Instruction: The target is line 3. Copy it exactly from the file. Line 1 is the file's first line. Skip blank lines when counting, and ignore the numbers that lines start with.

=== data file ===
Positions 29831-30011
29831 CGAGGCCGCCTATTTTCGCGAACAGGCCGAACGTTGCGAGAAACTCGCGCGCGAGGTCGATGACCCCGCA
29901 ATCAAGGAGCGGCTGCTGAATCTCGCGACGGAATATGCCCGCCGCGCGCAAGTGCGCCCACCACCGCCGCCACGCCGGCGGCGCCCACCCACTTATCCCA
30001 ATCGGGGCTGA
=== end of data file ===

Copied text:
29901 ATCAAGGAGCGGCTGCTGAATCTCGCGACGGAATATGCCCGCCGCGCGCAAGTGCGCCCACCACCGCCGCCACGCCGGCGGCGCCCACCCACTTATCCCA